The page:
Batch Size

By default, the DbDestination will create batches of data that then are inserted in whole into the database. This is faster than creating a single insert for each incoming row. So the DbDestination is a little bit different from the other destinations: It will always wait until it has received the full amount of rows needed for a batch, and then do the insert. The default batch size is 1000. You can play around with the batch size to gain higher performance. 1000 rows per batch is a solid value for most operations. If you encounter the issue that inserted the data into the destinations takes to long, try to reduce the batch size significantly.

var dest = new DbDestination<MyRow>(connMan, "DestinationTable");
dest.BatchSize = 10000;

BatchSize in Odbc & OleDb

If you leave the default value for batch size set, it will be changed to 100 rows for Odbc and OleDb connections. As the connection here is much slower than “native” connections, and bulk inserts need to be translated into “INSERT INTO” statements, 100 rows per batch leads to a much better performance than 1000 rows.

Allowing identity inserts

By default, identity columns (also called auto increment or serial columns) are left untouched when writing into a destination table. Even if you have a property with the same name or a column mapping set up for an identity column, by default no value is written from your data into the column - the identity column will auto generate a unique (and ascending) key.

Sometimes you want to overwrite the auto generated generated values with the values that you provide with your data. To force the DbDestination to insert values for an identity column, you can set the property AllowIdentityInserts to true. If set to true, the DbDestination will try to overwrite the identity column with the provided value in your data. (Make sure there is a corresponding property in your data object mapped to the identity column.

var dest = new DbDestination<MyRow>(connMan, "DestinationTable");
dest.AllowIdentityInsert = true;

Column Mapping

Of course the property names in the object and the column names can differ - ETLBox will only load columns from a source where it can find a matching property with the same name. If the data type is different, ETLBox will try to automatically convert the data. If the names are different, you can use the attribute ColumnMap to define the matching columns name for a property.

Let’s reconsider our example at the beginning. We create a table like this:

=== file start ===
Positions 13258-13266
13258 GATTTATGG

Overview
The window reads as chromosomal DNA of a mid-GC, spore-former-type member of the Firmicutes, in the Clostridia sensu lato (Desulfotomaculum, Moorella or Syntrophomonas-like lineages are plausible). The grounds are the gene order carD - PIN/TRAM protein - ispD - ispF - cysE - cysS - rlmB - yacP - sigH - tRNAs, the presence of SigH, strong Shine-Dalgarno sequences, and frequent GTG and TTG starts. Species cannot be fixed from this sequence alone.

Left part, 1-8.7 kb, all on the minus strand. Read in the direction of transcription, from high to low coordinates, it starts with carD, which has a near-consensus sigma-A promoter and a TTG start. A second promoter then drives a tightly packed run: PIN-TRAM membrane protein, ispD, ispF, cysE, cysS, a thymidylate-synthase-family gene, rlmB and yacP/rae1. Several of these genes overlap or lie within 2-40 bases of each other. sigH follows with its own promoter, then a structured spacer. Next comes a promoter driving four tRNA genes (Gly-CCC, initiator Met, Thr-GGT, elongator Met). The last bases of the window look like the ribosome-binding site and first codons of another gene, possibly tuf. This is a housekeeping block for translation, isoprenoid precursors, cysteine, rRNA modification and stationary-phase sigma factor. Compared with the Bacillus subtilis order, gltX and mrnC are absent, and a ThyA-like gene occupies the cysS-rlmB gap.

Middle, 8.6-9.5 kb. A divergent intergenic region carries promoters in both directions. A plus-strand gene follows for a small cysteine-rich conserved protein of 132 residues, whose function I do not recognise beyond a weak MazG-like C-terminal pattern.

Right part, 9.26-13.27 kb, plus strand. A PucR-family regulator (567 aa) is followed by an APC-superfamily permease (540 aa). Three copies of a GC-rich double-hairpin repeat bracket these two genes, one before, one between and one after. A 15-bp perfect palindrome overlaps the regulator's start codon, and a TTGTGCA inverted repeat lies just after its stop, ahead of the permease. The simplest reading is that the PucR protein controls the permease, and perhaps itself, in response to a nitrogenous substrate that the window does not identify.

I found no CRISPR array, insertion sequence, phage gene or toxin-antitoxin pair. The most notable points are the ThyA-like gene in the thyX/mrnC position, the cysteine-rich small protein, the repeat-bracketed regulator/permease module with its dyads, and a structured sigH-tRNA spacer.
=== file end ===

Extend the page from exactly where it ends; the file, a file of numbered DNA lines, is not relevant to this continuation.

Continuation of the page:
CREATE TABLE SourceTable (
    Value VARCHAR(50) NULL

Now we could define our POCO using the ColumnMap attribute. In this example, we replace the property Id with the property Key. In order to still be able to read data from the Id column, we add the ColumnMap attribute above it. Please note that the data type was changed to string as well - ETLBox will automatically try to convert the integer values into a string if data types are not matching.

public class MyRow {
    public string Number { get; set;}
    public string Value { get; set;}

The setup of our data flow would be left untouched:

SqlConnectionManager connMan = 
    new SqlConnectionManager("Data Source=.;Integrated Security=SSPI;");
DbSource<MyRow> source = new DbSource<MyRow>(connMan, "SourceTable");

Column Mapping with ExpandoObject

If you use the default implementation of DbSource/DbDestination, then the ExpanoObject will be used internally. This dynamic object doesn’t allow you to set attributes as decorators for property. Instead you can pass the attributes manually to the ColumnMapping property.

var source = new DbSource(connectionManager, "TableName");
source.ColumnMapping = new[]
    new ColumnMap() { DbColumnName = "Id", PropertyName = "Number"},
    new ColumnMap() { DbColumnName = "Col2", PropertyName = "Text"}

Column Converters

Both DbSource and DbDestination allows the use of column converters. These are special converter function that are executed for every record in a particular column. The idea of this converters is to do special data conversion directly in the source/destination which are not supported by ETLBox. E.g. for SqlServer, it is quite common to use a date format like “20200101”. This date format is not supported by the C# DateTime object, so you need to define your own column conversion function if you want to write this date format directly from a string value into a DbDestination.

Here is an example how to write the string value “20200101” into a database column “DateCol”.

  CREATE TABLE TestTable (

public class MyRow
    public string DateCol { get; set; } = "20200101";

DbDestination<MyRow> dest = new DbDestination<MyRow>(conn, "TestTable");

dest.ColumnConverters = new[] {    
    new ColumnConverter("DateCol", dateCol => {
        if (dateCol == null) 
            return new DateTime(1990, 1, 1);
            return DateTime.ParseExact((string)dateCol, 
                    "yyyyMMdd", CultureInfo.InvariantCulture);

Table Definitions

If you pass a table name to a DBsource or DbDestination or a Sql statement to a DbSource, the meta data of the table is automatically derived from that table or sql statement by ETLBox. For table or views this is done via a Sql statement that queries system information, and for the Sql statement this is done via parsing the statement. If you don’t want ETLBox to read this information, or if you want to provide your own meta information, you can pass a TableDefinition instead.

This could look like this:

var TableDefinition = new TableDefinition("tableName"
    , new List<TableColumn>() {
    new TableColumn("Id", "BIGINT", allowNulls:false, 
                     isPrimaryKey: true, isIdentity:true)),
    new TableColumn("OtherCol", "NVARCHAR(100)", allowNulls: true)

var DbSource<type> = new DbSource<type>() {  
  SourceTableDefinition = TableDefinition

ETLBox will use this meta data instead to get the right column names.